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Page:Mrs Beeton's Book of Household Management.djvu/1032

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916
HOUSEHOLD MANAGEMENT

ness. The success of soufflés and soufflés-omelets depends largely upon the whites of the eggs being whisked to a proper degree of stiffness. When the eggs are fresh, all that is necessary to ensure this is careful separation from the yolks, the addition of a pinch of salt, and that the air whipped in is as cold as possible. Another important factor is the cooking. Soufflés are lighter when steamed than when baked, but great care is needed to keep the water surrounding them at simmering point and yet prevent it actually boiling. Soufflés should be served as soon as they are done, for if over-cooked or allowed to stand, they lose some of their lightness. They should be baked in a hot oven, and served as quickly as possible in the dish or dishes in which they are cooked.

Puddings

1746.—ALMA PUDDING.

Ingredients.—8 ozs. of flour, 6 ozs. of castor sugar, 4 ozs. of butter, 2 ozs. of currants, 2 ozs. of sultanas, 4 eggs, 1 teaspoonful of baking powder, the grated rind of 1 lemon.

Method.—Clean and pick the currants and sultanas. Cream the butter and sugar together until thick and white, then beat in the eggs, and add the rest of the ingredients. Have ready a well-buttered mould or basin, pour in the mixture, and steam for 2 hours. Serve with a suitable sauce.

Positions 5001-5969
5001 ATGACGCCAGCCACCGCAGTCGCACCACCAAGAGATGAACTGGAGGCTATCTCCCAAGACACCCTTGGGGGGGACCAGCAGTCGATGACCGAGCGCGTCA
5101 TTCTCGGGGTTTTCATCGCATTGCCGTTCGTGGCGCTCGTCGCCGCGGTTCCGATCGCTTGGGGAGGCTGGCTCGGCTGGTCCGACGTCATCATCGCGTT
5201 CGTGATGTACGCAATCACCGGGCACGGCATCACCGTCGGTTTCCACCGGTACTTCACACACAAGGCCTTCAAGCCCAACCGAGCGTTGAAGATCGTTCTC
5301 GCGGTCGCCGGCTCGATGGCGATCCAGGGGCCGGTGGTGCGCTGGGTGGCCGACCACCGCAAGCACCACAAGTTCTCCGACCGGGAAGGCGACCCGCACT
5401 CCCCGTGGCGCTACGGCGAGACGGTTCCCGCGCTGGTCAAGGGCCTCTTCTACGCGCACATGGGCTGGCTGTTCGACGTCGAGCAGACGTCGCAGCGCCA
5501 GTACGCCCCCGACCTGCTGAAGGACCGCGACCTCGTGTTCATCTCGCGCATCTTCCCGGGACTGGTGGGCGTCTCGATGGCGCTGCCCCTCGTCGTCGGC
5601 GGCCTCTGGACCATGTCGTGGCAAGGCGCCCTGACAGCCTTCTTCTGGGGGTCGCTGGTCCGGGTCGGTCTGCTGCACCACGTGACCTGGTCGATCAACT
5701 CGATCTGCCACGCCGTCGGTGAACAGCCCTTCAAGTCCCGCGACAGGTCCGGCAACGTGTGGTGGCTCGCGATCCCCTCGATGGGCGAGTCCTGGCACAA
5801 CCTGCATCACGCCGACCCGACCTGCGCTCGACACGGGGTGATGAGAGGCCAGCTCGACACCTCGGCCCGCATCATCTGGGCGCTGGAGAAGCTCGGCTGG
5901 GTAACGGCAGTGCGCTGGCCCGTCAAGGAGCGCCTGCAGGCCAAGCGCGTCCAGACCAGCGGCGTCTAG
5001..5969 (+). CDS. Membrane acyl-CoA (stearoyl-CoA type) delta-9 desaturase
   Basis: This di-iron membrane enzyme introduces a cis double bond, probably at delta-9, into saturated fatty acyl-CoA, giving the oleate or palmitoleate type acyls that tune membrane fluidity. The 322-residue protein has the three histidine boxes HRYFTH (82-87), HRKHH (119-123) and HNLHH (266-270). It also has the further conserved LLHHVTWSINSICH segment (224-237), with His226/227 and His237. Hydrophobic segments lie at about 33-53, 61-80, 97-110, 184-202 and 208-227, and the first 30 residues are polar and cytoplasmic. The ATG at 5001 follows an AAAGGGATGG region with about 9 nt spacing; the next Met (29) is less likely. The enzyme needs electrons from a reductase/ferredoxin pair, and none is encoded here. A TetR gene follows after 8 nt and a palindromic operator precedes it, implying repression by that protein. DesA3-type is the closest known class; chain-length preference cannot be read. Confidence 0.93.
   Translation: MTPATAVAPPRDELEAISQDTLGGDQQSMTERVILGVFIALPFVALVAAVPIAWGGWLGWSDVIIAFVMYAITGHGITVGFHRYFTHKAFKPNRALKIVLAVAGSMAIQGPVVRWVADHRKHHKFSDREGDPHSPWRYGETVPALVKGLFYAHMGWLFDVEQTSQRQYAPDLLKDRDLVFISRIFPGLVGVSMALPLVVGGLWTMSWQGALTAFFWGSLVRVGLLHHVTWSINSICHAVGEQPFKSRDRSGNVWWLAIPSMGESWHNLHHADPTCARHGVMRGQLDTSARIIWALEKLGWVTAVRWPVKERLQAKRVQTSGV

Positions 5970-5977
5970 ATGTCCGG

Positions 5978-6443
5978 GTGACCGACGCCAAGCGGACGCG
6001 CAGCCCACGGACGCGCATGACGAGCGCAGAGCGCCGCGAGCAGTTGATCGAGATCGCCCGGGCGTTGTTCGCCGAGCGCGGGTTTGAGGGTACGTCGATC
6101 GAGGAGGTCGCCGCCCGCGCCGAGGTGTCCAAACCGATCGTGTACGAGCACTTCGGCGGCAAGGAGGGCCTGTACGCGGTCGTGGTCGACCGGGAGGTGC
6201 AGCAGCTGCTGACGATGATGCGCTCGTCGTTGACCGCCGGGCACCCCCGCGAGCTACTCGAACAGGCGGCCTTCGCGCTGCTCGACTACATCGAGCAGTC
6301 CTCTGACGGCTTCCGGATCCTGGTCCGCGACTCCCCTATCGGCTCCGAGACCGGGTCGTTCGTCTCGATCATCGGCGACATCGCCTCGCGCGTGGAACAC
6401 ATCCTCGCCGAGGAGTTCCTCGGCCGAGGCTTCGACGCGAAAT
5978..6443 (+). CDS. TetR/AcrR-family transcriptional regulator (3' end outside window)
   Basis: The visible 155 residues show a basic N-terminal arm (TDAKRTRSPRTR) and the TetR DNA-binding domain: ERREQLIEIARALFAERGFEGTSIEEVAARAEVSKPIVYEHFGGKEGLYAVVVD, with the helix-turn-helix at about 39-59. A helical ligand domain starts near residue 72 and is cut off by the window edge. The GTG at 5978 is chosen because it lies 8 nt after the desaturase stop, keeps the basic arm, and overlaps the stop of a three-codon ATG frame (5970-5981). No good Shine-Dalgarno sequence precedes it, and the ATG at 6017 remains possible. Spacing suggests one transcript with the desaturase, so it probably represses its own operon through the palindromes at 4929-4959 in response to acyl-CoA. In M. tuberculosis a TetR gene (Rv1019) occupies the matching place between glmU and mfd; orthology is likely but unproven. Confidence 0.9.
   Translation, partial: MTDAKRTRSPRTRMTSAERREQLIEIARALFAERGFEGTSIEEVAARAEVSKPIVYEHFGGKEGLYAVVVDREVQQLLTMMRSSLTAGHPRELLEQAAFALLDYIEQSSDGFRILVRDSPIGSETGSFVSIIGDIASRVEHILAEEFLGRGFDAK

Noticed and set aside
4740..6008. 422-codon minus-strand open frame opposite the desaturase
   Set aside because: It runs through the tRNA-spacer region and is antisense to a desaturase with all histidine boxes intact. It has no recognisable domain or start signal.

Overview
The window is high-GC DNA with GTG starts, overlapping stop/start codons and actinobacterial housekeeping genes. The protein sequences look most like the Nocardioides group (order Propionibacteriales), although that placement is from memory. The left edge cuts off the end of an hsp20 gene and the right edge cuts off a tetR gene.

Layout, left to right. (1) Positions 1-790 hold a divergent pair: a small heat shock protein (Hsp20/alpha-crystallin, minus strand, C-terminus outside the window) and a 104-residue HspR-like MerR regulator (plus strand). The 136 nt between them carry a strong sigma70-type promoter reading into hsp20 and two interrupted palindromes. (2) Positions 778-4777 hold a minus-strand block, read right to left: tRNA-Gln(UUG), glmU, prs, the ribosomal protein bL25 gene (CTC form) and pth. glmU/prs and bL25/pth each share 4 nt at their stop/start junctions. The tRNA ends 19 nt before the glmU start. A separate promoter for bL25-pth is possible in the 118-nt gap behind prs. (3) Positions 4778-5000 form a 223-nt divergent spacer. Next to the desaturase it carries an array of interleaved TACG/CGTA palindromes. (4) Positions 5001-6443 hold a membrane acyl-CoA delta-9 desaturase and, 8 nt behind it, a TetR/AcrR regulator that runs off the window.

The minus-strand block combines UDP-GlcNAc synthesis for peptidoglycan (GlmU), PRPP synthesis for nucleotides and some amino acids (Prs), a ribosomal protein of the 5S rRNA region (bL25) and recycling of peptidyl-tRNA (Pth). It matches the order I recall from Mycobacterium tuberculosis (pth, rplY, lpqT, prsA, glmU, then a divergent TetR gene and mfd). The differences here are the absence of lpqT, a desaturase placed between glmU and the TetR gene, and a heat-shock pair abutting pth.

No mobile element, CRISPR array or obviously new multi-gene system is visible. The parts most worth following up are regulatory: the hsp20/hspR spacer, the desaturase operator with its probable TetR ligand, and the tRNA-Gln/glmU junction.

Time.—2½ hours. Average Cost, about 1s. Sufficient for 5 or 6 persons.

1747.—ALMOND CASTLES.

Ingredients.—4 ozs. of ground almonds, 2 ozs. of butter, 1 tablespoonful of castor sugar, 1 tablespoonful of milk, 1 tablespoonful of brandy, 2 eggs.

Method.—Cream the butter and sugar together, stir in the yolks of eggs, the milk and brandy, and beat well. Whip the whites stiffly, and lightly add them to the rest of the ingredients. Put into well-buttered dariol-moulds or small cups, and either bake or steam gently for 30 or 35 minutes. Serve with custard sauce.

Time.—From 45 to 50 minutes. Average Cost, 7d. to 8d., exclusive of the brandy. Sufficient for 5 or 6 persons.

The Husks of Almonds.—In the environs of Alicante, the husks of almonds are ground to a powder and are used as an ingredient in the manufacture of common soap, the large quantity of alkaline principle they contain rendering them suitable for this purpose. It is said that in some parts of France, where almonds are extensively grown, horses and mules are fed on the green and dry husks; but, to prevent any evil consequences arising from this practice, the husks are mixed with chopped straw or oats.